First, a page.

Sherman's March in Myth and Memory by Edward Caudill and Paul Ashdown
I did not like this book. It was not what I thought it would be, although I had previously read their volume on Nathan Bedford Forrest so I knew what I was getting into. When I saw this on the library shelves I thought it might tackle the march in some constructive terms. For instance many authors describe this march as a nonstop looting and pillaging, leaving nothing but ashes in their wake. But if you follow the march today you see too many antebellum houses for this to have been true. I hoped in examining the myth of the march the authors would have done some sort of study into just how much was destroyed. Maybe an examination of census records to see what the value of property (houses and crops) was in 1860 versus 1870. Even a population comparison would have made sense. If Sherman really turned this area into a wasteland than there should be far fewer people living there in the 1870 census. Instead the authors focused their efforts on Sherman's march in the public memory. They discussed how the march, and Sherman, has been portrayed in books and movies. This seemed to be their focus. And that's fine, but when I think of a book examining the myth of the march I expect some sort of calculation of how severe it actually was. Maybe it was every bit as brutal as has been portrayed, or maybe it was much less severe. I want to know what the author thinks. I do not want to read a book about how Sherman and the march have been portrayed in novels, that does not interest me at all.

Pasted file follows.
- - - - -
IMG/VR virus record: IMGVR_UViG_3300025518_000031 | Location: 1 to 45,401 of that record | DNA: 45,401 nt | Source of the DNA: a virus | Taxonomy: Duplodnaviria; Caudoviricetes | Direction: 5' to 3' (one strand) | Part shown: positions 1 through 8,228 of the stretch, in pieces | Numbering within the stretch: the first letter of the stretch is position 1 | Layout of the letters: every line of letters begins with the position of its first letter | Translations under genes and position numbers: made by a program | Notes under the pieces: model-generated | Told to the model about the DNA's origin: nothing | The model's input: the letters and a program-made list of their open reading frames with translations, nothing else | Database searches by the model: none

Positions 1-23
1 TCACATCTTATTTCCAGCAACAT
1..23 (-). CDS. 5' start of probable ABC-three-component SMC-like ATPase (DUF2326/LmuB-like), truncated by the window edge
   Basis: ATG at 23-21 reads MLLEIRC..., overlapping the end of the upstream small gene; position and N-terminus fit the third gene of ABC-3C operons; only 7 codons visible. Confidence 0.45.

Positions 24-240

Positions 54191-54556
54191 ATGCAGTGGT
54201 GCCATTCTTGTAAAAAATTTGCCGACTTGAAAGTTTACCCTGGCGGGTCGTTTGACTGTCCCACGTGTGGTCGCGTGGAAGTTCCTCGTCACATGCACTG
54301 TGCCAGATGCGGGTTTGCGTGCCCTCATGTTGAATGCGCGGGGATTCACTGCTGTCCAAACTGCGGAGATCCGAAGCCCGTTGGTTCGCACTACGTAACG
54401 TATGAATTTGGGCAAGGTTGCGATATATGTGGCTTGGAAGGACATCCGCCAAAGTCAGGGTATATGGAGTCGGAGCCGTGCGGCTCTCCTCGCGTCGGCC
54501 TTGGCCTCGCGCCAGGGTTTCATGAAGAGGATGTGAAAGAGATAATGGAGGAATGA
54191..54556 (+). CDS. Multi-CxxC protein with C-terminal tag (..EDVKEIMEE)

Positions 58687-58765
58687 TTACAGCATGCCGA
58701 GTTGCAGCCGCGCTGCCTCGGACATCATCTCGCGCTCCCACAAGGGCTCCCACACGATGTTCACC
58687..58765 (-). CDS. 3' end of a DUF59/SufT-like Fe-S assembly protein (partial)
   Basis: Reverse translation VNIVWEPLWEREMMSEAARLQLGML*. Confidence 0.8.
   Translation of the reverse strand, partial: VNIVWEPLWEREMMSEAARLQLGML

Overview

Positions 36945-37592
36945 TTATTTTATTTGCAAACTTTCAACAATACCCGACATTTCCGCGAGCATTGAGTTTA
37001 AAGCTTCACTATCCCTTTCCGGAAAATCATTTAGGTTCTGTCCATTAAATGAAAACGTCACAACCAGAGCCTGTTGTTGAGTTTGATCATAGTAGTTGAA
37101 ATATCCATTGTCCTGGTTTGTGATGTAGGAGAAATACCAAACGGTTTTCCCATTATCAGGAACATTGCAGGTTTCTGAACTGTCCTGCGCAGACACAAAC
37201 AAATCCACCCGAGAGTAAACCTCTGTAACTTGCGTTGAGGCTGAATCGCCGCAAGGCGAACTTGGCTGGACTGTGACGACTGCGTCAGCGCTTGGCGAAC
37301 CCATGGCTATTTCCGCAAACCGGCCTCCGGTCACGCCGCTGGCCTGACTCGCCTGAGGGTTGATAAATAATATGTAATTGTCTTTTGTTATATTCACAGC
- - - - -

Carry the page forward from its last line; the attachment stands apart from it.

I liked their volume on Forrest. I didn't agree with all of their conclusions but I thought it was a good book, mostly because it challenged you to think more critically about Forrest. I did not come away with the same feeling on this book. I'm glad I got this book from the library and did not waste my money on it.